Option 5: Build More Housing Stock as Quickly as Possible to Approach Supply/Demand Parity

This is by far the best option to combat high rents, but concerns about increased traffic, rampant NIMBYism, and a statewide regulatory legacy of being development-restrictive makes this difficult to pull of in practice.  In much of California, there is a popular culture of aspiring to low-density and detached one to two-story single family dwellings, which makes it very hard to break the mold.

A second stubborn headwind to this approach are the limited pool of builders who in turn hire a workforce who can only commute so far.  Such a limitation has the effect of bidding up baseline costs which, again for market-rate apartments, tends to self-limit the quantity of construction projects at any given time.

The best bet is likely to be the creation of apartments through the conversion of existing sites zoned for commercial uses, such as office buildings, and retail stores, as these legacy uses continue to diminish.  An excellent grassroots proposal is the Livable Communities Initiative which seeks to develop walkable and neighborhood-friendly medium density residential uses above existing commercial ones.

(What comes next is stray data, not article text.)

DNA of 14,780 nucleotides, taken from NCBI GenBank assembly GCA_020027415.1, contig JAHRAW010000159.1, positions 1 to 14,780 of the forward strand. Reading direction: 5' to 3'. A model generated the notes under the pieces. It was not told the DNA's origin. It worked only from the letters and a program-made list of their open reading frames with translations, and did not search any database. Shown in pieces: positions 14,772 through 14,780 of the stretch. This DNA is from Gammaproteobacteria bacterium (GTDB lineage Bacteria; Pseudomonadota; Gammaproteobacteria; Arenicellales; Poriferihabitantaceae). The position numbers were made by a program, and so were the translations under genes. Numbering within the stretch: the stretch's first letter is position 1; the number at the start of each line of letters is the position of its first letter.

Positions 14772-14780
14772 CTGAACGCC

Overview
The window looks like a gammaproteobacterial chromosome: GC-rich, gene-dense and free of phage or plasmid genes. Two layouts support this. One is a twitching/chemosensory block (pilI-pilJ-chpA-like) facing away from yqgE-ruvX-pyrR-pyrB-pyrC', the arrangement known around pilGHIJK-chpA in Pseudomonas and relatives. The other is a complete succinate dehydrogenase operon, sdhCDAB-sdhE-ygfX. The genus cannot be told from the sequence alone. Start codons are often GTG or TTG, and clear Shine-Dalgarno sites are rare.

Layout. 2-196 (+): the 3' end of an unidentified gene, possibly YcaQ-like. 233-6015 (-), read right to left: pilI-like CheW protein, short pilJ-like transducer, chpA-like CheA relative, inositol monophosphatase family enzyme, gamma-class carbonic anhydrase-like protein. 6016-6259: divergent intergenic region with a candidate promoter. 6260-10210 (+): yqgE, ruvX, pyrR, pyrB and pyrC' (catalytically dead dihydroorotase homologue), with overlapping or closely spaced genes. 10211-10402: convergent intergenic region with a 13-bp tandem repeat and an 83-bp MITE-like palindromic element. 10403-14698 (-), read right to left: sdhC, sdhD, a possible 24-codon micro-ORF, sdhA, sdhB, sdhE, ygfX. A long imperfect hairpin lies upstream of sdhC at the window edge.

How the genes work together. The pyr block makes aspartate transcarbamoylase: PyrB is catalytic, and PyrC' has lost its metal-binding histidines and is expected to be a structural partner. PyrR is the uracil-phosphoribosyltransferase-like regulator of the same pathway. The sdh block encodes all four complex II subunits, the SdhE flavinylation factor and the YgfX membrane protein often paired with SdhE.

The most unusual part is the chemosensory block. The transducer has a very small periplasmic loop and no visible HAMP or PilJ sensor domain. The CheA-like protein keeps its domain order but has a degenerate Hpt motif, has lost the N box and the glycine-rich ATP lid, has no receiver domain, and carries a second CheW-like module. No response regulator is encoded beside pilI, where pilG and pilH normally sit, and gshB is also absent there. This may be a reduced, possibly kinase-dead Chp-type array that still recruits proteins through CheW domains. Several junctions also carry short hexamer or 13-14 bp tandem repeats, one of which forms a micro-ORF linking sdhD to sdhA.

Option 6: Create Price Competition by Expanding the Building Construction Supplier Base

The U.S. construction industry has been surprisingly timid about the adoption of new, potentially cheaper, fabrication technologies and I think I know the reason why.  Because it can.  Being limited in time and space to a particular locale, construction is traditionally done almost fully on-site and thus inherently limited in labor supply.  At least when an economy is healthy, this reality limits competition, maximizes profits, and dampens innovation.